The Emerald IsleRead Now
I've always looked upon my trip to Ireland as a turning point in my life. I travelled to Ireland alone. Successfully completing that trip gave me a boost in confidence that I have carried with me.
My senior year in college I spent a trimester in Europe. My college was Augustana College in Rock Island, Illinois. Every fall they would have a group of students travel abroad in a group with Augustana professors who would teach courses to the students who were travelling. We went in a group and spent five weeks in London, England; two weeks in Strasbourg, France; three weeks in Munich, Germany and a week in middle to travel on our own.
Through a quirk in my schedule one week in London I had no classes after noon on Tuesday. This gave me almost a week to travel. No one else had the same quirk I did, so I was on my own. I decided to go to Ireland. It is the land of my ancestors - all of them according to my dad; a lot of them according to the rest of the family.
I spent Tuesday afternoon travelling by train to the coast and then taking a hydrofoil across the Irish Sea to Dublin with no problems, except that I realized I had left my jacket in London.
I'd like to tell you about three of the people of Ireland; how I met them and what they did for me.
I spent a night at a youth hostel in Cork. The next day I made my way to Blarney Castle. (Yep, I kissed the Blarney Stone.) From there I was going to go to Kilarney. I started walking the road to Kilarney and putting out my thumb whenever any vehicles would pass by to try and hitch a ride. I walked. And I walked. The few cars that were on this road weren't picking up hitchhikers. I was enjoying the walk. But after several hours, I was beginning to get a discouraged. Suddenly I saw a bunch of cars coming my way led by a small station wagon. Hooray! Maybe one of these cars would stop for me. Things were about to improve. I turned and walking backwards held out my thumb.
Now, to be fair, cars in Europe were a bit smaller than American cars. So, misidentifying a car on first glance wasn't my fault. When the cars got a bit closer, I realized that the station wagon was really a hearse. Oops. My thumb quickly came down and I turned around. I was mortified. Sometimes I wonder if in the pub that night they were talking about the American who was trying to hitch a ride to heaven.
About an hour later a car stopped to pick me up. It was a priest who was going all the way to Kilarney. He said he could drop me off at the youth hostel there. We had a nice talk on the drive there. He asked me what I thought about Ted Kennedy's chances of becoming president; this was back in the early 1980's. It was only years later that I realized he was probably the priest from the funeral procession.
When I left Kilarney the weather was nasty; it was windy with rain trying to decide between misting and drizzling. The train station was small, which meant everybody was waiting outside under an awning that stopped only rain that fell straight down. I stood on the platform with the wind blowing right through my sweater missing my jacket and feeling uncomfortable. An older woman on the platform with a couple companions left them and walked over to me.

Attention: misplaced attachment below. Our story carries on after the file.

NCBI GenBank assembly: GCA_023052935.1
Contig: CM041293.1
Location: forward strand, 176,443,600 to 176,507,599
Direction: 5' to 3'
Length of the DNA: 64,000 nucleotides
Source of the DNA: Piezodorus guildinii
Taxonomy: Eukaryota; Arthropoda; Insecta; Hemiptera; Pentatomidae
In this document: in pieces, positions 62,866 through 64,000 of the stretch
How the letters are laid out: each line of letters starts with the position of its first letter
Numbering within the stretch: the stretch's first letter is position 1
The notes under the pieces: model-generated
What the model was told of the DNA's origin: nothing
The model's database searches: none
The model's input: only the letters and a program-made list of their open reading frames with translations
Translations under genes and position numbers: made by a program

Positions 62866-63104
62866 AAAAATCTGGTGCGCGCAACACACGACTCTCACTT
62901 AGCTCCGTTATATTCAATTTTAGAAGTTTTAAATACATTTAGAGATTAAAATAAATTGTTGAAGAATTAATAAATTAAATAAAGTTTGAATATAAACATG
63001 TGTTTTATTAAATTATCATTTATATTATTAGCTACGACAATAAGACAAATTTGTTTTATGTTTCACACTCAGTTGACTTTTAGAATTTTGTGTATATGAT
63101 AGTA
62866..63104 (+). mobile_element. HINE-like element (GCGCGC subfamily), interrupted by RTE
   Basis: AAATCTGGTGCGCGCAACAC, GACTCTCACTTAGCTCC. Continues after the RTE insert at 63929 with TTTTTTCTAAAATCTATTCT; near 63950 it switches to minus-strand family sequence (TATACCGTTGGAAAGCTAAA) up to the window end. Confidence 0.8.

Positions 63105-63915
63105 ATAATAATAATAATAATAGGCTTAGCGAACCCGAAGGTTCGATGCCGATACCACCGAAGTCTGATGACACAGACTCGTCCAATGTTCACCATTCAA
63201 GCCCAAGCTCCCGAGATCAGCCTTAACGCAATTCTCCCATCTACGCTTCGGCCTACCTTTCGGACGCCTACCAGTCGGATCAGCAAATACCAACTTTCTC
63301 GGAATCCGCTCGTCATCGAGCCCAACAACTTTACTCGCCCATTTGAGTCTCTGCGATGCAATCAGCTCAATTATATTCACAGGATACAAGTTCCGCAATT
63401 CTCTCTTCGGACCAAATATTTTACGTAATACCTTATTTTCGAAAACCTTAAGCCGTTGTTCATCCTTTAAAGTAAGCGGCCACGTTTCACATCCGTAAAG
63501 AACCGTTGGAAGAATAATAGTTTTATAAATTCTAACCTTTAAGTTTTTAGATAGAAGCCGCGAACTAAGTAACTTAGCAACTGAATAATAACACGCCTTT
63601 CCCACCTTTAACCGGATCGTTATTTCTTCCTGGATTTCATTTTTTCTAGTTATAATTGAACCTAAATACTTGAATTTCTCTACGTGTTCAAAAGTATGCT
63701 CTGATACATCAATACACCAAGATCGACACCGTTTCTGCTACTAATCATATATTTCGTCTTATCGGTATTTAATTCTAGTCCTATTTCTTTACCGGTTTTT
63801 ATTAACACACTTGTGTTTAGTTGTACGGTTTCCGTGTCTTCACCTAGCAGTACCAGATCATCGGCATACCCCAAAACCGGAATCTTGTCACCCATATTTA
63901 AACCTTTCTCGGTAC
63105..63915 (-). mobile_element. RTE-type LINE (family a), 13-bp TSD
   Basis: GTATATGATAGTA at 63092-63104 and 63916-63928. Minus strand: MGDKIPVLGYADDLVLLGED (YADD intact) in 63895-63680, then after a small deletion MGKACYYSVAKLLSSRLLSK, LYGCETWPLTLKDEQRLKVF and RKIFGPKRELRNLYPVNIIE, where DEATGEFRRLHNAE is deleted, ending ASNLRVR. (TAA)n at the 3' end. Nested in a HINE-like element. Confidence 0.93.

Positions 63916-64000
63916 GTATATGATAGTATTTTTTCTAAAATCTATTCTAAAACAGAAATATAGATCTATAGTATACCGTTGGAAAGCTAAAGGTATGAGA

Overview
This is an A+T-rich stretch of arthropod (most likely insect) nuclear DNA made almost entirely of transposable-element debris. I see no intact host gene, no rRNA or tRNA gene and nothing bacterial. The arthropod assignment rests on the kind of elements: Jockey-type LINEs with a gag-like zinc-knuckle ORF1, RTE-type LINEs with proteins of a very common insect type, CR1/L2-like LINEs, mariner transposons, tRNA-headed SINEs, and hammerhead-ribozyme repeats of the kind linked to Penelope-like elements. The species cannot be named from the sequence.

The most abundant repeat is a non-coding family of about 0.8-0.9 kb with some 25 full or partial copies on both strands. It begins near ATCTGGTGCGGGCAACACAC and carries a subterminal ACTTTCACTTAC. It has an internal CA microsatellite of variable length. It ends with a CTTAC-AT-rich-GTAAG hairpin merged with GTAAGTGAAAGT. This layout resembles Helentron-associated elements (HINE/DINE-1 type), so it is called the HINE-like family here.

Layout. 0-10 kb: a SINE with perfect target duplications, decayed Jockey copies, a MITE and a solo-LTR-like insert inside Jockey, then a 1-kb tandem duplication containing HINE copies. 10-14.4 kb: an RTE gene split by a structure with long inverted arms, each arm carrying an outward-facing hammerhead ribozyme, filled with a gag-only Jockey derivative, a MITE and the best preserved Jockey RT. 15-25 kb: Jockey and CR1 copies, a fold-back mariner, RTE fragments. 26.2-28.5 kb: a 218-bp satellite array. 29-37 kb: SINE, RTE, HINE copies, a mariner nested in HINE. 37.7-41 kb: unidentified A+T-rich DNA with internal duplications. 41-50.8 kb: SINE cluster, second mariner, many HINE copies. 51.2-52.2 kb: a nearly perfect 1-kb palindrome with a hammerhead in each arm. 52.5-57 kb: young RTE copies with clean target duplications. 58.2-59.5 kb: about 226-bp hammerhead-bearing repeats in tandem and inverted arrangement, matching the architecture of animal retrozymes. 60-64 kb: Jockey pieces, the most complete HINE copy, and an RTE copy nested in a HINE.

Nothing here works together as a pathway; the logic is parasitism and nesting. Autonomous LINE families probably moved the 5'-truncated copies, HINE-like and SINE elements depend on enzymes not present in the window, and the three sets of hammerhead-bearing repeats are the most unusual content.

"Don't you have a coat?" She asked me.
I explained that I had left it in London.
"You'll be taking my extra then."
She pulled a clear plastic rain coat out of her bag and gave it to me. Thanking her I put it on. It was several sizes too small. The sleeves ended midway between my elbows and wrists and I could only pull it closed to two of the snaps in the front. But it shielded me from the wind and wet.
Later, on the train I tried to give the coat back to her, but she wouldn't take it.
I took the train to Kilkenny. Prior to my trip, I had been leafing through a book that listed all the youth hostels in Europe. I had seen a listing for Foulksrath Castle in Ireland. I decided if I could I would like to spend the night in a castle if I had a chance. I started walking and putting out my thumb. I was a bit luckier this time and got picked up quickly.
I got in the car and the man who was driving asked me where I was going. I told him about the youth hostel and that I wasn't sure of the exact location.
"Ahh yes, I know the place. I'll take you there. But would you'd be liking to see a bit of the area first?"
I said yes and was given a scenic tour. He drove me to several spots with views of the countryside. At this time of year in Minnesota, the leaves would be falling off the trees and the green colors of nature would have faded. In Ireland, the greens were vibrant as if it were springtime.
We talked as he drove. I told him about the upcoming Thanksgiving holiday in America. He asked me about Ted Kennedy's chances for the presidency. Eventually we made it to the youth hostel where he dropped me off.
I had traveled to Ireland and back to London. That trip gave me confidence in myself and my ability to make my way in the world. But of course, I wasn't really alone; the Irish people were there with me.
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